In fact the book includes only two authors that really matter to me: Karen Joy Fowler (given a short entry) and Samuel R. Delany (a short entry). Broadening my selection to writers I merely respect would add Elmore Leonard (a short entry) and Toni Morrison (a long entry, because she publishes in the mainstream genre) to the overlap.

And it's not because I haven't heard of the book's choices, which are beautifully (if unintentionally) parodied by John Updike's inset guide to "Timeless Novels about Loving," apparently repurposed from TV Guide:
"Madame Bovary by Gustave Flaubert - A young bourgeois wife seeks spiritual and sexual fulfillment away from the marital bed and runs grievously into debt."

"The Scarlet Letter by Nathaniel Hawthorne - Among the Puritan pioneers of Boston, a promising clergyman falls afoul of a dark-haired protofeminist and her wizardly older husband."

Yeah, my list is idiosyncratic. An idiosyncratic list is what you'd expect to get from a serious pleasure reader. Whereas the Salon.com Guide is what you'd expect to get from a serious follower of publicity.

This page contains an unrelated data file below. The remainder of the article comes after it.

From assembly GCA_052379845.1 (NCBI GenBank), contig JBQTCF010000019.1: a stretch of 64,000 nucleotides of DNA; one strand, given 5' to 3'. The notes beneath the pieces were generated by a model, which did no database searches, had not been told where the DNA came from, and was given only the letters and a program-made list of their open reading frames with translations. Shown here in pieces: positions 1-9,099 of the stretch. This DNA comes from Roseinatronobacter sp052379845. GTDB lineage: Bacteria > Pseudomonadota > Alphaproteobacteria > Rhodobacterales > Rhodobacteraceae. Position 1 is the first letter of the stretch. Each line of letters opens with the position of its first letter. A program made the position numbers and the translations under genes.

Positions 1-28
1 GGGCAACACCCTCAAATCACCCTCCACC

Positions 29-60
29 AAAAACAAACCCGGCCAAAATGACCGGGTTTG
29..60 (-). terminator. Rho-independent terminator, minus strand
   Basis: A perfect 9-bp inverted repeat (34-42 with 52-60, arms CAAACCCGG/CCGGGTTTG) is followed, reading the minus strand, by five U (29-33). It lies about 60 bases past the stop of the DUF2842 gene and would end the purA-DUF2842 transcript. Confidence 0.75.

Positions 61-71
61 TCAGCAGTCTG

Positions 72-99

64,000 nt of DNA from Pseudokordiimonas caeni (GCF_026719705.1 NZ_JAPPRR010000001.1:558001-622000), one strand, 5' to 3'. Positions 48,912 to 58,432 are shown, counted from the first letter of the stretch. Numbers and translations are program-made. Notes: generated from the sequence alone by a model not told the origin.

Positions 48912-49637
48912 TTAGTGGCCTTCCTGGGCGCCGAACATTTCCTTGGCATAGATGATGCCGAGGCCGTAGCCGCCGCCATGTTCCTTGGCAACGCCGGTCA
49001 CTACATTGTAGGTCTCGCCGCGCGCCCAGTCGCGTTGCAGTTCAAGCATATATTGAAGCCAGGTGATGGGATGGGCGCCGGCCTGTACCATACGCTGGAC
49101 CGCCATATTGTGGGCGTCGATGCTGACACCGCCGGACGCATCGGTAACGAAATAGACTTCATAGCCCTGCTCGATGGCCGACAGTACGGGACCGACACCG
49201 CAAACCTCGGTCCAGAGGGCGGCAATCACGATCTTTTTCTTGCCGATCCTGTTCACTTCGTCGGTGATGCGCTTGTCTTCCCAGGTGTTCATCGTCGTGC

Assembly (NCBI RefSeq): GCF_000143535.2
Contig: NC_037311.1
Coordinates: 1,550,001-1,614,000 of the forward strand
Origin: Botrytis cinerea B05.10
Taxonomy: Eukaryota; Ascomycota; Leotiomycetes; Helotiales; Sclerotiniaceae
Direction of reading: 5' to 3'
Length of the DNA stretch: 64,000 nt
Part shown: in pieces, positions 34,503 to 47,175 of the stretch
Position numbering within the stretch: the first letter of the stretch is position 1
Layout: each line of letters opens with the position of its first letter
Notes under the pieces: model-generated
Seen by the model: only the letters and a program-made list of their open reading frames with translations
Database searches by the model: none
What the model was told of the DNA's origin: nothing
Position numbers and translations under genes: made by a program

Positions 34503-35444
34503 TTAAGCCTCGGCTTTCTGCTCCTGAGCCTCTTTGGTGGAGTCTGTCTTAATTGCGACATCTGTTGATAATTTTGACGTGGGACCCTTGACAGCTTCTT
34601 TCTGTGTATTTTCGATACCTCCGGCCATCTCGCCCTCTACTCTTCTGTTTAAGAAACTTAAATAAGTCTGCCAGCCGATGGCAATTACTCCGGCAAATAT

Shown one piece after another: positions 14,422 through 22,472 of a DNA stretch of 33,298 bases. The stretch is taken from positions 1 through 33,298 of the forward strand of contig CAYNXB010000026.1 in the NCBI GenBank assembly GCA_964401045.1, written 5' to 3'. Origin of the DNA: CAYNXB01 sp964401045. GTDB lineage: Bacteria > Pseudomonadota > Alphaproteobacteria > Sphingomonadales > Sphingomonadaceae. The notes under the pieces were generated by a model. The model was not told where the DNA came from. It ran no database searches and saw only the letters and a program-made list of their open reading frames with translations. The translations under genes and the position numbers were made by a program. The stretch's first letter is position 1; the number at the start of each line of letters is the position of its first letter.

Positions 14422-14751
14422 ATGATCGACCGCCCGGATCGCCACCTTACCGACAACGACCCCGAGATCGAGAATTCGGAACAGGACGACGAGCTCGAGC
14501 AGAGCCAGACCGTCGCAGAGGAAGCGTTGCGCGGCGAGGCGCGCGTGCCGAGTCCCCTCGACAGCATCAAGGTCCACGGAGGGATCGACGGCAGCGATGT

The depersonalized author selection ensembles beautifully with the reviewers' khaki prose. Dumbed down for ease of swallowing, it's the house style of virtually every free weekly paper: "authority" and "irreverence" and "wittiness" depilated of information or personality or humor. Journalistic blatherers used to flatter their readership by pretending it was full of good taste and morality while somehow simultaneously dumb as a stump. Nowadays the readership's still dumb as a stump yet somehow full of detached ironic wit.

Thus it makes sense that the only writer given full stylistic rein is "Pagliacci Dave" Eggers, who ends his celebrity roast of Kurt Vonnegut:

"So. Vonnegut is good. If you like books, and like to read them even if they are easy to read and frequently funny, you will like the work of Kurt Vonnegut, a writer. Also: He has a moustache."
Robert Benchley, move over! ... Or roll over. Do something, man! ... Guess he's dead.